One of my pet peeves is poor mobile phone etiquette – is that at the top of anyone else’s list?
There is nothing more annoying than being out somewhere, enjoying yourself and relaxing, and someone nearby decides to have a very loud phone conversation, not realising the timing and volume of the conversation is completely inappropriate.
In restaurants I find it is common, and once I was in a beautiful little New Age crystal shop browsing, and a young man answered his phone and proceeded to detail his late night exploits in very loud, very rude language at the top of his voice. Kind of ruined the ambiance of the store I can tell you!
What I have also noticed is how joined at the hip many people are to their phones. Quite often of an afternoon William and I will go for a walk along the beach where there are many people walking, jogging and riding bikes. The amount of people I see riding their bike with one hand and talking on their mobile with the other – or walking with the phone attached to their ear is incredible.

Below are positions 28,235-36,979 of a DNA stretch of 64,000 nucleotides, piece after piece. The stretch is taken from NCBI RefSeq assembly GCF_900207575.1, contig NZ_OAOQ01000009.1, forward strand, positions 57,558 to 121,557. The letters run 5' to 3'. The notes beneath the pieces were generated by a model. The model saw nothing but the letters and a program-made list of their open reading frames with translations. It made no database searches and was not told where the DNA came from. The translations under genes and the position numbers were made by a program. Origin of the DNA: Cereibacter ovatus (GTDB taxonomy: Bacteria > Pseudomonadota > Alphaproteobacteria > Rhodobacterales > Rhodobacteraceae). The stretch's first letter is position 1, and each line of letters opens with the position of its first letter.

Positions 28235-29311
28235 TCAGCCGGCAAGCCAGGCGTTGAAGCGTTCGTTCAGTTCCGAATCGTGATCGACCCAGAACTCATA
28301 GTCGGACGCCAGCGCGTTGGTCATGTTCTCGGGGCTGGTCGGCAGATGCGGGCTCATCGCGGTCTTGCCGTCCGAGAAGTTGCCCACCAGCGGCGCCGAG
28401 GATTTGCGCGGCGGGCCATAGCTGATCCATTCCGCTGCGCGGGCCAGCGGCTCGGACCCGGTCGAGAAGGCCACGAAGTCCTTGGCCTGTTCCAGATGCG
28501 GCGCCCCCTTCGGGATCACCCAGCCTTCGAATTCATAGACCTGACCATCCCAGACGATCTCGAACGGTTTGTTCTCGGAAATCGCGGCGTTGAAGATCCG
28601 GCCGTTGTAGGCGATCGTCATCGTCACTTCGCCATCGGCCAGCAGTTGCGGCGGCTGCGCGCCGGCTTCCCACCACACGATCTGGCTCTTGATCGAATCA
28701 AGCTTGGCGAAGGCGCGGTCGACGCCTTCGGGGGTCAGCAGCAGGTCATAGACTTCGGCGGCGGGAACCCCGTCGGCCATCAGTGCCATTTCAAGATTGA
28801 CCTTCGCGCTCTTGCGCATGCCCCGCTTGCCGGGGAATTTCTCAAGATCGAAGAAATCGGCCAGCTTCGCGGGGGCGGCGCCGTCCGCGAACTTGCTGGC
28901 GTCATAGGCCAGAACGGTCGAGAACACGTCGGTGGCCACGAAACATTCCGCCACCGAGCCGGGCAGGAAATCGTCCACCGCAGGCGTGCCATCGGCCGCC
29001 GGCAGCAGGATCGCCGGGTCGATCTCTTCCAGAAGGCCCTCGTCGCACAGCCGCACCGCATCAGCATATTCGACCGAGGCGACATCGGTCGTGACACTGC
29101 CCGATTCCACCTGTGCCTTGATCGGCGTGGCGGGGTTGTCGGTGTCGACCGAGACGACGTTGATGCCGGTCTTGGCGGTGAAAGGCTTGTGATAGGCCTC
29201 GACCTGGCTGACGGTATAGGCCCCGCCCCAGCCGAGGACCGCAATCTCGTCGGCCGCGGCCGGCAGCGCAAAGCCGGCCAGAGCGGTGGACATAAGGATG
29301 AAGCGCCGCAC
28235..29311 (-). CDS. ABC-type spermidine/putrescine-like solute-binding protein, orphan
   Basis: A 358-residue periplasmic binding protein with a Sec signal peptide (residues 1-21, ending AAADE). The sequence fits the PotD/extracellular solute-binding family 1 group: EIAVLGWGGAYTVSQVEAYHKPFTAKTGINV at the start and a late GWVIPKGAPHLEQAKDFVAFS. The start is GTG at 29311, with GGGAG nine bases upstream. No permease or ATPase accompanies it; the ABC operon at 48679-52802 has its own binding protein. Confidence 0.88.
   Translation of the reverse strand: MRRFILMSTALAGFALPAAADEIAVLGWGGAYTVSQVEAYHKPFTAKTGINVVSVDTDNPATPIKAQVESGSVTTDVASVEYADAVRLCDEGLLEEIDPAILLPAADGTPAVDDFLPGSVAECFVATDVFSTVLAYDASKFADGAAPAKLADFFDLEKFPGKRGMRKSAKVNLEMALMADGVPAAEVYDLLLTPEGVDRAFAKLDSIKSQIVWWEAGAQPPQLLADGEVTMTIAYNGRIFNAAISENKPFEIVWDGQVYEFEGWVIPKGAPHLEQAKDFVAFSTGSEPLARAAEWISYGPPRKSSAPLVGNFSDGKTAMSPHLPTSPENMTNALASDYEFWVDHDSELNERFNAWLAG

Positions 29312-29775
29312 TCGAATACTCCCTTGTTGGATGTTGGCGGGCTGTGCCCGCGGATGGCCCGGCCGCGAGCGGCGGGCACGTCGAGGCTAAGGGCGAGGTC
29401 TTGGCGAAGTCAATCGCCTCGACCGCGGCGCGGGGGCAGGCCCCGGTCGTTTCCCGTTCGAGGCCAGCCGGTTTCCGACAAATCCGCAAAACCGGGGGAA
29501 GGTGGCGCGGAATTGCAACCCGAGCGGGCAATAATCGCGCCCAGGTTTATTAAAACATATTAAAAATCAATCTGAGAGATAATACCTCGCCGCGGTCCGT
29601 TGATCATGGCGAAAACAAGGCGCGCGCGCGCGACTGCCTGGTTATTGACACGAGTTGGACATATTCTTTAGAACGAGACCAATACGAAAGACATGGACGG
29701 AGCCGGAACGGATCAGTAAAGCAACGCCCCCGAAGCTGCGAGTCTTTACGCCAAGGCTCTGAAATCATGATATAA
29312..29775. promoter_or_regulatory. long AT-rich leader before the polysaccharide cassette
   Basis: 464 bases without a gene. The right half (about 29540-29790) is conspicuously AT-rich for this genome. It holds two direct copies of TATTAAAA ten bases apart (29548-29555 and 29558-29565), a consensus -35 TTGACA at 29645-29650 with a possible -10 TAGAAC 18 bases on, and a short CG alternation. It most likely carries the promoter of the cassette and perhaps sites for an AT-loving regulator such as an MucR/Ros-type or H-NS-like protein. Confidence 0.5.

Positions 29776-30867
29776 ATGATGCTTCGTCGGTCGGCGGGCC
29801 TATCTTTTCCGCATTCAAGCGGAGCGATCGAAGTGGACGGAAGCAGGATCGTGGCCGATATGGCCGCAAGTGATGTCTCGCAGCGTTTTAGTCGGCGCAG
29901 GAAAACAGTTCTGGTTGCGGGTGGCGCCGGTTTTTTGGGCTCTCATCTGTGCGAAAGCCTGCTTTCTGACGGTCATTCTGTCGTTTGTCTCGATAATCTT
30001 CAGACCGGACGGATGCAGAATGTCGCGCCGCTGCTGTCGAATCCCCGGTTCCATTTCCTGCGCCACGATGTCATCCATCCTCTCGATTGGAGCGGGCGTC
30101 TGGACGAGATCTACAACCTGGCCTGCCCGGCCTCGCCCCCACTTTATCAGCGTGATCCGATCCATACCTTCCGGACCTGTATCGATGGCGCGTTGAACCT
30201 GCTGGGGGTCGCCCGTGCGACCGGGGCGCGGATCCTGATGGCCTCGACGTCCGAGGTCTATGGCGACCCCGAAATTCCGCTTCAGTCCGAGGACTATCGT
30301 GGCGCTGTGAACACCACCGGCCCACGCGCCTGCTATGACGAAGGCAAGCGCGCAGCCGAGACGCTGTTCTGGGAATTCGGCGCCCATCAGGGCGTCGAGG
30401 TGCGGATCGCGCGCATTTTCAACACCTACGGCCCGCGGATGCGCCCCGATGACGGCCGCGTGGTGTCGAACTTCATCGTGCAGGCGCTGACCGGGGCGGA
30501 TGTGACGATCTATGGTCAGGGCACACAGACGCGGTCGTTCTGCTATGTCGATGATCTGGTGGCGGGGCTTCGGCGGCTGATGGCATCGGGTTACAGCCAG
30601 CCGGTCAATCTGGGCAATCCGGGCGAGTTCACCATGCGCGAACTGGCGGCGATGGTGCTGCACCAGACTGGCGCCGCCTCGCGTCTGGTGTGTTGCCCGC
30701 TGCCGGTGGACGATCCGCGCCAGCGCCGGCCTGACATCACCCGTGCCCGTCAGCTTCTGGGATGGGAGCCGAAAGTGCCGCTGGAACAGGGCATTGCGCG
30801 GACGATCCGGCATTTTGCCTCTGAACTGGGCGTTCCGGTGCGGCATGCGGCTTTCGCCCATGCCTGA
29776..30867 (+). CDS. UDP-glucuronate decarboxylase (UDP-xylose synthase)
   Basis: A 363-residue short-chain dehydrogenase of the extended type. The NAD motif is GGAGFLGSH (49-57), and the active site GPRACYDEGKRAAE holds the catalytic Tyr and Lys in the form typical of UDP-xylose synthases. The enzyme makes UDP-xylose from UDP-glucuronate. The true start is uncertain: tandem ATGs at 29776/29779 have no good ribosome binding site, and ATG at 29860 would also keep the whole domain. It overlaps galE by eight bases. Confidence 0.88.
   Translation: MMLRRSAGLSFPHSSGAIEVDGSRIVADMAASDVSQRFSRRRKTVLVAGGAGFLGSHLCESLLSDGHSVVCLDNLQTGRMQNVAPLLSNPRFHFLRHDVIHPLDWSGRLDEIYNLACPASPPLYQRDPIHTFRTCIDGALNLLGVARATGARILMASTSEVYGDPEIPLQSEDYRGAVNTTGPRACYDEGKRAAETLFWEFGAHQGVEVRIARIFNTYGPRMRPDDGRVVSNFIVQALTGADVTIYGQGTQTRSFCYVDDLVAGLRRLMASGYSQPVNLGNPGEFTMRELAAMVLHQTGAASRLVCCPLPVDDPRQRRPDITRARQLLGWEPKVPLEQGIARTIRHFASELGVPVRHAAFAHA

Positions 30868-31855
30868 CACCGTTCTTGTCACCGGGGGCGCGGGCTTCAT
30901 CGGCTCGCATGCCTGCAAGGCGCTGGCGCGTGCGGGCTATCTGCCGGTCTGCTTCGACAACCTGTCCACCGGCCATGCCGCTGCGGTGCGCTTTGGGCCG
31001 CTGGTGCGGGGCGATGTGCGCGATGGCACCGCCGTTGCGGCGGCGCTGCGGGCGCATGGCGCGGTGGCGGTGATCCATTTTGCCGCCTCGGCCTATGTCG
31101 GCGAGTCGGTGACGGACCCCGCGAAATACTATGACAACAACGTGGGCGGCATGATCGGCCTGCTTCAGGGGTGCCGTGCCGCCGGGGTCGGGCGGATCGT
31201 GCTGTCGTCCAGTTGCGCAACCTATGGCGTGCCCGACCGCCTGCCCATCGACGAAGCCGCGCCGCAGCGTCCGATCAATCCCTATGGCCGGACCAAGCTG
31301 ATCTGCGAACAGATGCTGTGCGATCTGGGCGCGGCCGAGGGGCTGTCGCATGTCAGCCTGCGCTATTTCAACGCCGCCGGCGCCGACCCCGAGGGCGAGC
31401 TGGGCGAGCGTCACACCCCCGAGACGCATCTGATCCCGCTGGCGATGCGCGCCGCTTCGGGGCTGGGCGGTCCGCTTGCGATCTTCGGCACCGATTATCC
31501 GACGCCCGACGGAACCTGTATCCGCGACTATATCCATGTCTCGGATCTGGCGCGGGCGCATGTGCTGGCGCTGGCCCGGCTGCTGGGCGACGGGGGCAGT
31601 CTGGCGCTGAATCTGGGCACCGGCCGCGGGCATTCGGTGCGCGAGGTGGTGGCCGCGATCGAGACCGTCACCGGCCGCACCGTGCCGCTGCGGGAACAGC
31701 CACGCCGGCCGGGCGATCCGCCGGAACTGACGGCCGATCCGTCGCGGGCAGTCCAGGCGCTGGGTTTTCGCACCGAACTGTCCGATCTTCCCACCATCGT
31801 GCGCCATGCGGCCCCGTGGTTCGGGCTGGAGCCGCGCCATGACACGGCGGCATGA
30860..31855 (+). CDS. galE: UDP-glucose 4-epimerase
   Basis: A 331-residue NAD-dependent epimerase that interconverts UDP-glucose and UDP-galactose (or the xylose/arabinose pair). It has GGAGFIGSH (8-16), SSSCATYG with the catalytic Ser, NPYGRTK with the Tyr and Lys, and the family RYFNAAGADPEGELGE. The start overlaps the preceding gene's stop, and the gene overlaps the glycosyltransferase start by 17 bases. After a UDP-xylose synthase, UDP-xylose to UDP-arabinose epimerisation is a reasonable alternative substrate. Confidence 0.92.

I’m sure there is nothing that is THAT important that can’t wait half an hour while the person enjoys their walk or ride. Being a keen people observer, I wonder why they can’t let go and put their phone down and just be present to the moment. To feel the sun on their skin, the breeze in their hair, the sound of the waves on the beach and the feel of using their muscles in physical activity.
By being endlessly distracted from the present moment, when do they really live? Do they live their whole lives being switched off to what is actually happening? And how does that play out in the rest of their lives? Are they so caught up in “doing”, that they forget about “being”?
What did we do before there were mobiles?! We lived at a slower pace, that’s what we did. And even though there are always wonderful advantages to moving forward and embracing technology (am I showing my age?) we also have to take charge of how we use it and not let it rule our lives.
So put that phone down, take some time out and really be present. You will be glad you did.